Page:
The Rise and Fall of Last Week Tonight

The Rise and Fall of Last Week Tonight

This article is part of the Rise and Fall series, taking a look at shows that were once great and are now not. Previously, Brooklyn Nine-Nine


Every week, a new Last Week Tonight video shows up in my YouTube subscriptions page – the main story John Oliver covers in the show is uploaded to YouTube the next day – and every week, I dutifully watch it. It’s always disappointing. Sometimes because it seems like a waste to focus on something ultimately trivial or obvious, like his recent piece debunking psychics. Sometimes because it seems like a waste to cover something important but without a point of view or anything to illuminate, like his recent piece on automation. Sometimes because it’s so frustrating that it makes me genuinely angry, like his recent Brexit update that in twenty-plus minutes tossed off the Irish border in a line.

I ask myself all the time if Last Week Tonight changed or if I changed. The answer is a little of both, I’m sure, but I can pull up one of his old segments from 2014 or 2015 every so often, and they’re so, so much better than anything Last Week Tonight is doing now that I can’t understand how anyone can talk about John Oliver like he’s still the king of late night – unless it was a comment on the barrenness of the field, I guess. Last Week Tonight may have always been flawed, but it once was entertaining and informative. It once felt like a thing of value.

Now it sucks.

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The Rise and Fall of Brooklyn Nine Nine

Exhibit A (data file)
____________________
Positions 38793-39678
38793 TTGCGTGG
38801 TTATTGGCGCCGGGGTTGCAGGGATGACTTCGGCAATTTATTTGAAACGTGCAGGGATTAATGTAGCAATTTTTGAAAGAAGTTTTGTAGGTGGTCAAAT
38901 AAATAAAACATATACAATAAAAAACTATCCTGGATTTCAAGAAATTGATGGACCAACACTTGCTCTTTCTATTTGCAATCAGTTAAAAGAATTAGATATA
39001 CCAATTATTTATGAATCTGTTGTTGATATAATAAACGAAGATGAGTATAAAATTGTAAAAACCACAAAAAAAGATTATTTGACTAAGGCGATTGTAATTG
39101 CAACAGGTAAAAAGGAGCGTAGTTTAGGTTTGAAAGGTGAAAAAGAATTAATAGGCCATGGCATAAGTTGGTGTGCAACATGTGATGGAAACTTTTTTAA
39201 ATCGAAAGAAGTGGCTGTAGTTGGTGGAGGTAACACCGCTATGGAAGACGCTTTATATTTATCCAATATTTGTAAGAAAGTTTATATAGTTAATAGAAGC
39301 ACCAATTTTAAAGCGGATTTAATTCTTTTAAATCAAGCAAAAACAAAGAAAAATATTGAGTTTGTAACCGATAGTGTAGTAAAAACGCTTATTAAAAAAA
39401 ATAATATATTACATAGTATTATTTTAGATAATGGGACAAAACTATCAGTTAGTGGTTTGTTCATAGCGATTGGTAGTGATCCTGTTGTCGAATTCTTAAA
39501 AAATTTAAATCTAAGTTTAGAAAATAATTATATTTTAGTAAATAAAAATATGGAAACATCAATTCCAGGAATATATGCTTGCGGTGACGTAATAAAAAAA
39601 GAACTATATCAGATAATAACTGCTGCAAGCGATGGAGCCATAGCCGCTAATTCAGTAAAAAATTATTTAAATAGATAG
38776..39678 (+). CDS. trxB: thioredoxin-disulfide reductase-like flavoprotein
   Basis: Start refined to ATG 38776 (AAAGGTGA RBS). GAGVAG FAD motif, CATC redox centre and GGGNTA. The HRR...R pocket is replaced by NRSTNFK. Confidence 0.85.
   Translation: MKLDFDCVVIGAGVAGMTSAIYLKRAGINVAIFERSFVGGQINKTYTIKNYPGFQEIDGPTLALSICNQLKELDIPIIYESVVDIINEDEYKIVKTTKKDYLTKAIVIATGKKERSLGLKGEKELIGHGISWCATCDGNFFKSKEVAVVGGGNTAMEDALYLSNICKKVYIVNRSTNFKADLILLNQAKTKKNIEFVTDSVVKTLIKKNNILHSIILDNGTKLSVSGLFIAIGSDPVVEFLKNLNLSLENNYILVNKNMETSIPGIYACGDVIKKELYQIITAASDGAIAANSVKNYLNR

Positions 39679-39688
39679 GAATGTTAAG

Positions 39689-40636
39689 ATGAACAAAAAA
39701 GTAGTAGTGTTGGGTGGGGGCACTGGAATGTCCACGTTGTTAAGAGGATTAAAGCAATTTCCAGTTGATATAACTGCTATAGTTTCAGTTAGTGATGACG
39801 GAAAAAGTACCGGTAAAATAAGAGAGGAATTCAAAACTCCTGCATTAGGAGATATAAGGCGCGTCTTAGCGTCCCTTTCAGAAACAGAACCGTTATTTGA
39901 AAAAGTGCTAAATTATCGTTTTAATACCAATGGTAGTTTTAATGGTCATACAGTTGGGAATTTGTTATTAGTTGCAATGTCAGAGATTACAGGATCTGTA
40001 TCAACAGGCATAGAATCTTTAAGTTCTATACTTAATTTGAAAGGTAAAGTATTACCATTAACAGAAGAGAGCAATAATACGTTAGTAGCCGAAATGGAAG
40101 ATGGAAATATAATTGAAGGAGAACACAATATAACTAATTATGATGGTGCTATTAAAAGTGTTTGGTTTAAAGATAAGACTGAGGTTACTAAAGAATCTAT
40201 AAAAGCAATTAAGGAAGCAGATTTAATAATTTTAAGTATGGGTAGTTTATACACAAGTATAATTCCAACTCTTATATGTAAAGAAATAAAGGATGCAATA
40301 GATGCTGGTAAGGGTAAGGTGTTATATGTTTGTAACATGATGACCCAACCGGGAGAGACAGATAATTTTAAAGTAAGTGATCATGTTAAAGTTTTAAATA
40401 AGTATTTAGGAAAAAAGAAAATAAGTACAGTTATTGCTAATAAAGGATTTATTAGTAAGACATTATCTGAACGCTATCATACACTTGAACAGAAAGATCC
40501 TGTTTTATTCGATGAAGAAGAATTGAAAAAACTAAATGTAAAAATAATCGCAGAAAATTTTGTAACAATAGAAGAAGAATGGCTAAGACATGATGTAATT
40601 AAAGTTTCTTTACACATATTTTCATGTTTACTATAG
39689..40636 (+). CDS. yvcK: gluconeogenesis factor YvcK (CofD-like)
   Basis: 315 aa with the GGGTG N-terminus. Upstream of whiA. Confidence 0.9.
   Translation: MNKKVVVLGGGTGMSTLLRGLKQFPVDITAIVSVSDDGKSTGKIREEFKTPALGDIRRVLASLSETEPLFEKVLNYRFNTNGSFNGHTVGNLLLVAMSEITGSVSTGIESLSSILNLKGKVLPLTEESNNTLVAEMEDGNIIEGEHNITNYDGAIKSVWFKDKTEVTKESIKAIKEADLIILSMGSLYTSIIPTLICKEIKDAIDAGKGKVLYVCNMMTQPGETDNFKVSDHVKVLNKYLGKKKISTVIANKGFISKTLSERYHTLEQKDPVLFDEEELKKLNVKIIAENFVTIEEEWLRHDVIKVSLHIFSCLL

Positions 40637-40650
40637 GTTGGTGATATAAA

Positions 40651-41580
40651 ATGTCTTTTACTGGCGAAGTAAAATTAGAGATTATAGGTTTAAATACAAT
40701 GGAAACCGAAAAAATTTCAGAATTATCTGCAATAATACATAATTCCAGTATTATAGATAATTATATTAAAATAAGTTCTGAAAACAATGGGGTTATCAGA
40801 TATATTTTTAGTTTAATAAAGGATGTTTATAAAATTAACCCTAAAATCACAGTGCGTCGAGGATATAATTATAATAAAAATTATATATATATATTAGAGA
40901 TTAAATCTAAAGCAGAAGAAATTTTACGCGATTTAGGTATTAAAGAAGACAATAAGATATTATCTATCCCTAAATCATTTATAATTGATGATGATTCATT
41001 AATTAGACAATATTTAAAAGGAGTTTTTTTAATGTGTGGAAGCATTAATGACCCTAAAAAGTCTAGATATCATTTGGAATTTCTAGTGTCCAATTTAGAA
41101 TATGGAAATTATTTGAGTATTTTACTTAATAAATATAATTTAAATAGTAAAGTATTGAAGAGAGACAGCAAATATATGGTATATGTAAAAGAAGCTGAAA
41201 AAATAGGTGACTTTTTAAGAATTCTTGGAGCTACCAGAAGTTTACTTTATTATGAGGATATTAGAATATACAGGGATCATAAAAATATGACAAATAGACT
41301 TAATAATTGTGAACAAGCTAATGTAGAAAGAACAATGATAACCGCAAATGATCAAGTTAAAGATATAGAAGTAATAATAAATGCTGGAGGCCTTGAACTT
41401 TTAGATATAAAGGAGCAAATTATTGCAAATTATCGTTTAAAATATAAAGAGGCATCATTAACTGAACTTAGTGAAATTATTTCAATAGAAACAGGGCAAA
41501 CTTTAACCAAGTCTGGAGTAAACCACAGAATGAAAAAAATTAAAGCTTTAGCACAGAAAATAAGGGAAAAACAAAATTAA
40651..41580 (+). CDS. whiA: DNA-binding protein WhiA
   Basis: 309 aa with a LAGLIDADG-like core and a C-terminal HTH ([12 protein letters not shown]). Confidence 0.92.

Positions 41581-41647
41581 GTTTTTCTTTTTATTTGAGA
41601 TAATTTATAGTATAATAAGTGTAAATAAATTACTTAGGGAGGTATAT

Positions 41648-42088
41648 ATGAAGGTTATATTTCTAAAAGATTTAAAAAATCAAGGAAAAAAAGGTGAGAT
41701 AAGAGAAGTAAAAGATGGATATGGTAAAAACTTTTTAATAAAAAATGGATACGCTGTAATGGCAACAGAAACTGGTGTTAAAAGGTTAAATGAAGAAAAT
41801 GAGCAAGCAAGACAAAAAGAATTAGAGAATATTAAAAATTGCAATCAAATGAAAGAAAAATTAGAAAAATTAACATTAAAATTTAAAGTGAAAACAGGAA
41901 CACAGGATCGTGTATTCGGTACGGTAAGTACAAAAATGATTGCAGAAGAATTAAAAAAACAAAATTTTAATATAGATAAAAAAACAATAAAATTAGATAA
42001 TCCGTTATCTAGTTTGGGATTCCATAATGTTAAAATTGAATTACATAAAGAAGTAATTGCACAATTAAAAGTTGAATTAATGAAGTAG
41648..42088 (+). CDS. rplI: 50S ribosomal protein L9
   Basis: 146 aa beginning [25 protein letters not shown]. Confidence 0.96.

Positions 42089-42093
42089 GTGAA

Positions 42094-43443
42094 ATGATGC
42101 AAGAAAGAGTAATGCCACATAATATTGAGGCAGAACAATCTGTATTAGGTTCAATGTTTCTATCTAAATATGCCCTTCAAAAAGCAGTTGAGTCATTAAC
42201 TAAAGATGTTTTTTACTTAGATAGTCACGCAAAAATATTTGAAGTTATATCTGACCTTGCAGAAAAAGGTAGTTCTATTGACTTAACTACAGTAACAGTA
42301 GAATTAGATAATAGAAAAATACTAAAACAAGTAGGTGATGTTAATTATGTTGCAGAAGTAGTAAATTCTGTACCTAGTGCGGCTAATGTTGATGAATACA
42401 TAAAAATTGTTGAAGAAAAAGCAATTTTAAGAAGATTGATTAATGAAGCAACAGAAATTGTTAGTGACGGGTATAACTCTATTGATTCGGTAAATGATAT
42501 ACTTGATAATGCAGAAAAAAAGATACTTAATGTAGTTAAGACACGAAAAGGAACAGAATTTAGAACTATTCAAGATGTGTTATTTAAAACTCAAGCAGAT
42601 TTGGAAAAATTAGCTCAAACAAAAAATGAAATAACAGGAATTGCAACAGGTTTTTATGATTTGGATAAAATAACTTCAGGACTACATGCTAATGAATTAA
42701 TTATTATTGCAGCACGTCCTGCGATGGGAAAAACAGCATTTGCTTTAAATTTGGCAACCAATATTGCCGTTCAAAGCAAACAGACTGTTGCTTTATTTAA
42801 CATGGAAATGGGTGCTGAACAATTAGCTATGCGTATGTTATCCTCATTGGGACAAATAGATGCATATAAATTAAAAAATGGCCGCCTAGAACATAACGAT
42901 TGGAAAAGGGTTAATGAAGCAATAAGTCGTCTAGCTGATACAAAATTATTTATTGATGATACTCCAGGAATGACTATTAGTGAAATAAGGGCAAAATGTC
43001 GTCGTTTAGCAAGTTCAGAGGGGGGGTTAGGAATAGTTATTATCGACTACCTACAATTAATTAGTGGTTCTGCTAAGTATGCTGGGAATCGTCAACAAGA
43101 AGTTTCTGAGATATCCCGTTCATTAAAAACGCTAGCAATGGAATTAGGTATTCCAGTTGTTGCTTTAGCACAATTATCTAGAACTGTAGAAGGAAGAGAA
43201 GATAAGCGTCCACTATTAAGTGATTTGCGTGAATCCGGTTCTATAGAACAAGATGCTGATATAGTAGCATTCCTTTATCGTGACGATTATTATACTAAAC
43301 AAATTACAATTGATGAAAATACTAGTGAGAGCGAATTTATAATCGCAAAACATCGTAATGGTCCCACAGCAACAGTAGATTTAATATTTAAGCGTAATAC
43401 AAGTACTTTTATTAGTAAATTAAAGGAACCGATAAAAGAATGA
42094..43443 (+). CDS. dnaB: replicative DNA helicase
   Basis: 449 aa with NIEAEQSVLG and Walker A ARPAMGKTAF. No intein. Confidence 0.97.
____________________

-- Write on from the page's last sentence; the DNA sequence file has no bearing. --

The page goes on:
The Rise and Fall of Brooklyn Nine Nine

To love a TV show is to set yourself up for disappointment.

There are exceptions, obviously – Breaking Bad had a pretty much perfect run – but the serialised nature of television means it has infinitely more chances to let you down. Maybe it’ll be cancelled before it’s time. Or worse, maybe it will destroy itself from the inside out. The Simpsons is the greatest TV show ever made, but that fact is obscured now that there are more bad seasons than good. “Classic Simpsons” and “new Simpsons” are fully compartmentalised in my head. It hurts too much otherwise.

But The Simpsons was allowed be good – be great – for nine years. The greatest tragedy, one that seems to be constantly getting worse and puts me off watching new shows, is for a once great show to destroy itself within a year or two, the length of time it used to take a show to figure itself out. There’s more TV than ever now, and the whole cycle moves at double-speed: a show has to find its feet faster to survive, but it also burns out quicker. Crazy Ex-Girlfriend had one my favourite seasons of television ever and then immediately fell apart in season two, True Detective revealed itself to be a bloated pretentious corpse in season two after an acclaimed first season, and Westworld didn’t even make it to the end of its first season before people stopped caring. There are fifteen shows currently on air with eight or more seasons, six of which are procedurals and another four of which are Fox’s animated comedy slate. A show can be long-running and soulless, but it’s telling how few long-running shows there are – how hard it is to sustain a show for that long now.

You’d think the rise of shorter seasons would allow shows to continue on for years longer without burning through as much material – and yet, again and again, once-great shows collapse in what is, to the binge-watcher, a few short hours. The Simpsons had nine great years, but more and more, a show has to be exceptionally sturdy to be good for three or four.  It becomes harder and harder to remember the shape of the show you once loved, because every time you think you catch a glimpse of it, another wave of crap comes along to drown it once and for all.

I really hate Brooklyn Nine-Nine.

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